Memories Are Eternal

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Arlene Keefer

The wind blew too strong that night outside Las Vegas on Highway 95. Arlene Keefer and her husband, Bob, were driving home to Payson from visiting a friend, and the wind blew their Chrysler into the path of an oncoming semi-truck.

Airbags knocked both Keefers unconscious. Arlene woke up first, but Bob was still unresponsive.

Luckily, an emergency medical technician driving behind the Keefers saw them and immediately hooked Arlene up to oxygen.

“I wouldn’t be here,” she said. An ambulance rushed the two to the hospital, but Bob never did recover. He lay in the hospital for four months, but eventually Arlene had to let go.

“Finally my son told me, ‘Mom, they’re just keeping him alive.’ Every now and then he would seem like he was lucid,” Arlene remembered. One day she told Bob, “you’ve got to hurry and get better to go back to Payson.” He shook his head no, and she asked where he wanted to go. He pointed to the heavens.

After four months in the hospital, Bob died. “He came home to me all in one piece from three wars and he got killed in an auto accident,” Arlene said.

Her desire to live diminished. She wondered how she would survive without her husband, wondered how she would eat alone at the table the two had shared every night for the past 50 years, imagined herself wandering around in the big house the two of them had built together in 1986, and were growing old in, together.

“I like people and I don’t like being alone,” Arlene, now 87, said. A fractured disc in her back relegated Arlene to a back brace for months, and she couldn’t shower.

A nurse detected Arlene’s melancholy, and told her, “you need to change your attitude.”

“I laid there and I thought about it,” Arlene said. She thought about her growing grandchildren and how nice it would be to see them graduate school, get married and start careers.

And although she grieved after the accident, now a decade past, Arlene again embraced life and her zest slowly returned.

Arlene is not a dark person. She’s slight and nimble, practices yoga and can bench press 30 pounds. She also loves dancing Friday nights at Tiny’s, and can twist all the way down to the floor. One other gentleman in his 50s is the only person who can join Arlene in her descent.

She and Bob met on a blind date when she was 17, and he 18. Their respective Ohio high schools were intense football rivals. They wrote letters to each other during World War II, while Arlene moved to California for a year and dated other men.

They broke up for a time after a miscommunication-driven spat, but eventually married in 1948. Arlene moved straight from her parents’ house to an apartment with her new husband.

Over the years, they brought three sons and one daughter into the world. Their daughter and oldest son share the same birthday. “He said he wanted a football and he got a sister,” Arlene said. “My husband said we’ve got to stop celebrating our anniversary.”

In 1986, they built a house in Payson. An old Marine Corps buddy of Bob’s lived here, and the Keefers loved it.

“I am so happy that if he had to leave me, he left me in a place like Payson,” Arlene said.

The first night she returned home after leaving the hospital, she sat down to dinner with a conspicuously vacant chair.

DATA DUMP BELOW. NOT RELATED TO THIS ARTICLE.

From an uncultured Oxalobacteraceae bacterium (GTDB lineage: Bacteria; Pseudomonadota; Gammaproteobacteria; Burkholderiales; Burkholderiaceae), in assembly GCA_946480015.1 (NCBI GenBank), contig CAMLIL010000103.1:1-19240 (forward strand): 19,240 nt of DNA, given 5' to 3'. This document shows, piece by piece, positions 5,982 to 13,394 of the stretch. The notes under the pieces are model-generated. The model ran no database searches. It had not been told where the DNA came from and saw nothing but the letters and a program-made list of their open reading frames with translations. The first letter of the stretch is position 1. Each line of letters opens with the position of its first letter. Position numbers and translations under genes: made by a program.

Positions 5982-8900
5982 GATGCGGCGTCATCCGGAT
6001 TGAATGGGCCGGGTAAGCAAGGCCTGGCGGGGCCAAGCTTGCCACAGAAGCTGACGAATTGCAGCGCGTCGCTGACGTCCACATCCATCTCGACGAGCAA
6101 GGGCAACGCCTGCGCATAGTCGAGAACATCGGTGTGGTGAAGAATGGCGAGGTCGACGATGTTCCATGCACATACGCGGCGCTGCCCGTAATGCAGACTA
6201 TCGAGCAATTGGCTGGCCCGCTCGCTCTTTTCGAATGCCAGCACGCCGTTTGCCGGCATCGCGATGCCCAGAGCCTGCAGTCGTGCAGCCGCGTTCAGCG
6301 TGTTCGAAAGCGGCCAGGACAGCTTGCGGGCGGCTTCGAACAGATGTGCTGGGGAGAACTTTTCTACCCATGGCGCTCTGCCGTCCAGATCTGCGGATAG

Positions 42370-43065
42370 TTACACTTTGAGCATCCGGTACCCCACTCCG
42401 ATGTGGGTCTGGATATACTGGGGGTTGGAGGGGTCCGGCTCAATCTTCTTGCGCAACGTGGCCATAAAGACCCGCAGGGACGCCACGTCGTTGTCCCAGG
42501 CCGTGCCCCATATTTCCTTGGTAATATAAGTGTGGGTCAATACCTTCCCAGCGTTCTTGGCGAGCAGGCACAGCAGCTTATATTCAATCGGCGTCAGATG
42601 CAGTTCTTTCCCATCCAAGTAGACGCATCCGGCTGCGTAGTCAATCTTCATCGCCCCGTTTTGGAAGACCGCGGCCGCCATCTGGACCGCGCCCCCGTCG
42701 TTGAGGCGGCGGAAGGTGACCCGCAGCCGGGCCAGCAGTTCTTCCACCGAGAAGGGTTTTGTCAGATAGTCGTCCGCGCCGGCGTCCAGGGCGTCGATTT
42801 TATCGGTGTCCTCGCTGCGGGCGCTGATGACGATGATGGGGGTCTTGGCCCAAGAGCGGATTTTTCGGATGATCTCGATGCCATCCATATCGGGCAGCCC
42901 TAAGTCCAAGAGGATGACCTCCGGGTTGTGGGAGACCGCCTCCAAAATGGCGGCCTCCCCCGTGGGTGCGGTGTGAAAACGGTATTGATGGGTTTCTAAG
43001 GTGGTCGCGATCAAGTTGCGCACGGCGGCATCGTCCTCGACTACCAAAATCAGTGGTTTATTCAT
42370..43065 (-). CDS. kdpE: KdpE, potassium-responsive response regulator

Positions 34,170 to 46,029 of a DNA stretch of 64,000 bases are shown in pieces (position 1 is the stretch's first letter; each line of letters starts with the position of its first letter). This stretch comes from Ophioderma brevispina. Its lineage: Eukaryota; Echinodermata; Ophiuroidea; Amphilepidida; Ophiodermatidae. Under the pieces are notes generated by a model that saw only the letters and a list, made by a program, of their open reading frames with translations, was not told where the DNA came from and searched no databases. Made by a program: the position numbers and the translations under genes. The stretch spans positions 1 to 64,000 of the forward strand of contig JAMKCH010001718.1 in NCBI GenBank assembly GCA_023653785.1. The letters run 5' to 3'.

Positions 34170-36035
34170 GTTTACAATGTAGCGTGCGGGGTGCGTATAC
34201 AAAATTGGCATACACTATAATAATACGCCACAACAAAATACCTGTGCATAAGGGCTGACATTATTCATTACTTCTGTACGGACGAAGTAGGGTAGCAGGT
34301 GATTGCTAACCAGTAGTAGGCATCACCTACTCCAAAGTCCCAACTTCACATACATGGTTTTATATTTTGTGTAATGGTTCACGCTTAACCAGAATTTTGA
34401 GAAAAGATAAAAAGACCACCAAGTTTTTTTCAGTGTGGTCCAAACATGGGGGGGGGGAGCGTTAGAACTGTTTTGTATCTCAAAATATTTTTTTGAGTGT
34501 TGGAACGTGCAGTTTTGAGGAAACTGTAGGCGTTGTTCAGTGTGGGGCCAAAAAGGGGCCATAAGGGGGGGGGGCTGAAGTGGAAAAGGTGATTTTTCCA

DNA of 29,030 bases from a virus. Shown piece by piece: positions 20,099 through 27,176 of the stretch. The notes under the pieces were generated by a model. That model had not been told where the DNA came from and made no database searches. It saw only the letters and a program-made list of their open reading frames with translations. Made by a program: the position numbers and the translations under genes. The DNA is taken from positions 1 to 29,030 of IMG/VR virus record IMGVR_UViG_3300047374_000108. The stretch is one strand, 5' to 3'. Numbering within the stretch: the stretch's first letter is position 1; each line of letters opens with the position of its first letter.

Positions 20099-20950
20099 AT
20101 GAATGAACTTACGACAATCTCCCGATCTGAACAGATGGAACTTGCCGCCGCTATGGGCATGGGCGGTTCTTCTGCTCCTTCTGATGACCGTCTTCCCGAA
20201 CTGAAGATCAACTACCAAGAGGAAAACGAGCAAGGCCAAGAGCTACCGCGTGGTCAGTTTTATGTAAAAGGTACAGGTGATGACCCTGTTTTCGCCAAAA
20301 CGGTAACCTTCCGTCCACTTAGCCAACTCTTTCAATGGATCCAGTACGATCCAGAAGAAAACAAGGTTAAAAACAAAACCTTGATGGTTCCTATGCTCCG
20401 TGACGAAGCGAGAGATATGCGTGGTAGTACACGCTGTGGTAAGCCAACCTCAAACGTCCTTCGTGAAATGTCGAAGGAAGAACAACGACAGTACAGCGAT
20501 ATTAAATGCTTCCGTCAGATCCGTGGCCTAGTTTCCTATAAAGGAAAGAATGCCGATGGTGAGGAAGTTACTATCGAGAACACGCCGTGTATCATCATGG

She looked at the chair and lost her appetite. She moved to the front porch and remembered the old love letters that Bob had written her and decided to dig them out, reading a random paragraph.

“Even though we have only been married eight years, I really do believe it’s ’till death do us part,” the paragraph read.

Arlene felt Bob in her heart and she was comforted.

Since Bob died, Arlene has re-built her life. She continued to volunteer at the hospital, and started helping at the food bank.

She works with St. Vincent de Paul as their social secretary, organizing Christmas parties and picnics, and has volunteered with Habitat for Humanity and the Senior Circle.

Most of all, Arlene’s health is strikingly good for an 87-year-old. She recently had surgery on her back, near where the accident fractured her disc. Otherwise, she remains active.

“I’m not ready to go dancing yet, but I’m going to be soon,” she said. “I tell young people when I see them working out, ‘you keep it up so you won’t have to take a lot of pills when you’re my age.’” Perhaps Arlene’s deep-seated joyousness has also contributed to her good health.

In October, Arlene will attend a wedding, and she hopes to have recovered enough from surgery to do the twist, all the way to the floor.

“I’ve got a little time yet,” she said.

Since the accident, she has seen her grandchildren graduate college and earn master’s degrees. Two great-grandchildren have entered the family.

Arlene wishes she could find the nurse that made her want to live again after her life’s greatest lost. Even in moments of joy, she thinks of him.

Arlene once traveled to Denmark and won $9,000 after spinning a royal flush in video poker. She looked up to the sky and told Bob, “Hey hon, I got one.” Bob liked poker and had always wanted Arlene to get a royal flush because it’s the highest hand.

“I think he was up there clapping, saying ‘yeah, that a way to go.’ I can just see him,” Arlene said.

Friends have since set Arlene up with Howard Johnson, 91, and the two greatly enjoy each other’s company.

But she still misses her husband’s big blue eyes, which visitors can see in the picture that hangs in the foyer. Arlene rests in Bob’s arms, the sun creating a heavenly glow around them that will last past death.

Memories, thank goodness, are eternal. Maybe Bob is still watching over Mrs. Robert Keefer, as a local phone book lists Arlene. After 50 years of loving someone, you never really stop.

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